Great white pest no longer a problem for Nelson

AgResearch scientists, via the Better Border Biosecurity research collaboration with additional funding from MPI, have been assisting the Department of Conservation and other industry partners in the response to an unwanted invader of the Nelson area.

​In May 2010, a species of butterfly never before recorded in New Zealand was discovered in a home garden in Nelson.

The arrival of great white butterfly (Pieris brassicae) raised concern because of its potential threat to a number of rare and endangered native Lepidium spp. and commercial and home brassica crops including forage brassicas for livestock feed.

The Department of Conservation (DOC) began an eradication programme in December 2012 with assistance from the Ministry of Primary Industries (MPI), Better Border Biosecurity and industry stakeholders. With the aim of eradicating the pest, DOC developed a two-pronged approach – eliminating outliers to limit further spread, while also suppressing the larger population found in residential gardens near the port.

AgResearch became involved in the project in mid-2012 when an eradication attempt was being considered and MPI and DOC asked the Biocontrol and Biosecurity team to provide technical advice, modelling and data analysis expertise.

“It has been an exciting, challenging and absorbing project from the start,” says AgResearch Senior Scientist Craig Phillips.

“The eradication attempt began with a fairly unsophisticated strategy, but with AgResearch assistance DOC continually refined it.

“Attempting to eradicate any pest is a lofty goal, requiring total commitment, excellent management, smart planning, effective techniques and intensive monitoring. Our team’s main focus has been on providing DOC with the knowledge it needed to target its butterfly control efforts at the right places at the right times.”

Monitoring the progress of the eradication programme was assisted by AgResearch’s work to analyse DOC’s inspection records to determine how the butterfly’s distribution changed and to track population trends through time. They also provided advice and modelling to the eradication team about how to prioritise their activities, and developed a phenology model for great white butterfly to predict its seasonality in Nelson.

AgResearch genetic expertise also played a role. The genetic diversity of the Nelson population was examined to help DOC track the movements of individual female butterflies in Nelson.

“Genetic information about butterfly movements in Nelson told us more about how far females were flying while laying eggs, which helped DOC refine its strategy for responding to detections of eggs and caterpillars,” says Craig.

The genetic analysis also gave insights about where New Zealand’s population came from (European origins), enabled rapid identification of specimens and provided the capability to determine – had any other populations been found in New Zealand – if they originated from Nelson or elsewhere.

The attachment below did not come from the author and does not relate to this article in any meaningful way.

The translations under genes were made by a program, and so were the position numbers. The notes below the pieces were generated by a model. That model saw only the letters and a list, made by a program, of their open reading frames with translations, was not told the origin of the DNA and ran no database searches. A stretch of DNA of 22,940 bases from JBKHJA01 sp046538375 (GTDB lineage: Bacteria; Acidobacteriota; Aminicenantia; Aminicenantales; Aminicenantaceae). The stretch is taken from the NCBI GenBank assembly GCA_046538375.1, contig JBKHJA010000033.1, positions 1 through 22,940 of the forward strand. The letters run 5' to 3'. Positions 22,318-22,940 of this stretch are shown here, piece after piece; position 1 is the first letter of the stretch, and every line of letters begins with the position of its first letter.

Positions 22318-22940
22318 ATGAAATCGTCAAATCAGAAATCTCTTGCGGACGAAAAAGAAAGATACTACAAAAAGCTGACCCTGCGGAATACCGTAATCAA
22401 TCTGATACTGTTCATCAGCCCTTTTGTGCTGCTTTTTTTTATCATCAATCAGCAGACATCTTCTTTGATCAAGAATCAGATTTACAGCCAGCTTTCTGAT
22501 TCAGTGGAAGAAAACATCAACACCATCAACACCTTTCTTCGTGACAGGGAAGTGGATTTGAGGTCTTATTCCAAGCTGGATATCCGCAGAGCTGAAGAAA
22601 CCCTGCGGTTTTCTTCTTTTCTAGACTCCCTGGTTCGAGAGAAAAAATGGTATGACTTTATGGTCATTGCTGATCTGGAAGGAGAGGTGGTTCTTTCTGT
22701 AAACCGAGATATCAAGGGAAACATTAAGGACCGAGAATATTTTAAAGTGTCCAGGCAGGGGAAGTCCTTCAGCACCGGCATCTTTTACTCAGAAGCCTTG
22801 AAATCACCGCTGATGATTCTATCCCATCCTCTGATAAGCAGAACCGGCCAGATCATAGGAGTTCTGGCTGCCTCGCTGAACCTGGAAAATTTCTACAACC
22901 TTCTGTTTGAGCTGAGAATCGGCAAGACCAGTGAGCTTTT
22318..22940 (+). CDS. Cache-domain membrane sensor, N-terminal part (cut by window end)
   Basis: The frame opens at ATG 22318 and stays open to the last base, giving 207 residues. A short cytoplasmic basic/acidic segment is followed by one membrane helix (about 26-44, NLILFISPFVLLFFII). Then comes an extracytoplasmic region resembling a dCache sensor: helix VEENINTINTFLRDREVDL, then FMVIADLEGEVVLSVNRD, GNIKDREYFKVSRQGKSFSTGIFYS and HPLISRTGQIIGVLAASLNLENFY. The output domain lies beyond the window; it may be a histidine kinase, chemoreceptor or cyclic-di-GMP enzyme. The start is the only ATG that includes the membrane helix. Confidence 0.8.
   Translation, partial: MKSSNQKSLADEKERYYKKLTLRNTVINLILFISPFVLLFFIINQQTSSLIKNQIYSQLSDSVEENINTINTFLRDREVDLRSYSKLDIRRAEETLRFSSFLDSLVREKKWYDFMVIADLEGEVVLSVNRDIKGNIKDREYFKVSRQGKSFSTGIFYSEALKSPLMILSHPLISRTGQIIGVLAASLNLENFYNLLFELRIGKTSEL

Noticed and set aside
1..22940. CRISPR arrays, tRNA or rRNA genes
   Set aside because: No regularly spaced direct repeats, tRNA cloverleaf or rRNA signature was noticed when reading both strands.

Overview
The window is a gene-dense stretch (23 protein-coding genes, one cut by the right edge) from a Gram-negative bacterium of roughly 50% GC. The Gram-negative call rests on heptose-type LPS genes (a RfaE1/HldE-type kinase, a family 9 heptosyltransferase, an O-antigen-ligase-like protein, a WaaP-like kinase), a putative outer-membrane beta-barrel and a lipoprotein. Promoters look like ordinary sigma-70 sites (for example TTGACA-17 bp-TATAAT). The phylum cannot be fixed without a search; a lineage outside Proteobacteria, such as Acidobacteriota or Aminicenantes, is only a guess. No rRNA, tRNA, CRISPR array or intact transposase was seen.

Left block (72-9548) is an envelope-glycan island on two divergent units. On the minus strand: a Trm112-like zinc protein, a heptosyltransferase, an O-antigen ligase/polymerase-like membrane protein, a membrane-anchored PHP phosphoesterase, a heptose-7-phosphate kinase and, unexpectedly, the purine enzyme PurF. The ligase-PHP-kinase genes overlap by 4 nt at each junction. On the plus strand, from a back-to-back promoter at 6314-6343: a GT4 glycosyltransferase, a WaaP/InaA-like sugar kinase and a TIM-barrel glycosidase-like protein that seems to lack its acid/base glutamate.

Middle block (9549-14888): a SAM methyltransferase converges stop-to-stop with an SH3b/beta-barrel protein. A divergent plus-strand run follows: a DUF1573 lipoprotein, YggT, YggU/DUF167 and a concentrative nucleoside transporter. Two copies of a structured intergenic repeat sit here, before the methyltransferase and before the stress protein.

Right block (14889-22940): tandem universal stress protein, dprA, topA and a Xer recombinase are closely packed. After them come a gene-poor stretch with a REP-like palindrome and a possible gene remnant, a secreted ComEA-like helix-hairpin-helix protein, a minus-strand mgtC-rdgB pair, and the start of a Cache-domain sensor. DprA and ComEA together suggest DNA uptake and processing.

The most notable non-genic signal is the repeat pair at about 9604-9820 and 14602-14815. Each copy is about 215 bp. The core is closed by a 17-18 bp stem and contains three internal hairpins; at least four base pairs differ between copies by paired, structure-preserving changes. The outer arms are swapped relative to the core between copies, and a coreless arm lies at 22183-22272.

The use of two tiny parasitoid wasps already present in New Zealand for biological control of small white butterfly was also vital to the eradication.

It was fortuitous that these parasitoids also attack great white butterfly caterpillars and pupae. AgResearch and Plant and Food Research provided DOC with thousands of individuals of both species for release in Nelson.

AgResearch then worked with the parasitoid that kills great white butterfly pupae. The team developed methods to mass rear it at Lincoln, and couriered them to DOC who released them in Nelson locations where there was a high probability great white butterfly pupae were present.

These various research projects were funded from a range of sources including AgResearch core funding via Better Border Biosecurity, MPI and the TR Ellett Agricultural Research Trust.

A key to the success of the programme has been the involvement of the Nelson community.

“The program relied on them notifying DOC when they discovered the pest, and DOC did a great job of fostering and maintaining support from Nelson residents,” says Craig.

“Engaging the community increased the number of people looking for great white butterfly from just 15-40 DOC staff to thousands, and made it much more difficult for the pest to go unnoticed.”

The official announcement has yet to be made by MPI that this pest has been eradicated, but all the signs are looking good according to Craig.

“The last sighting of the pest was in December 2014, he says.

“It was a lonely male butterfly looking for a mate. All the current evidence says the pest has been eradicated. The project is finalising the data analysis and having final discussions with MPI before that is officially signed off.”

DOC discontinued the eradication programme in June 2016, but is still relying on Nelson residents to report any possible sightings of great white butterfly.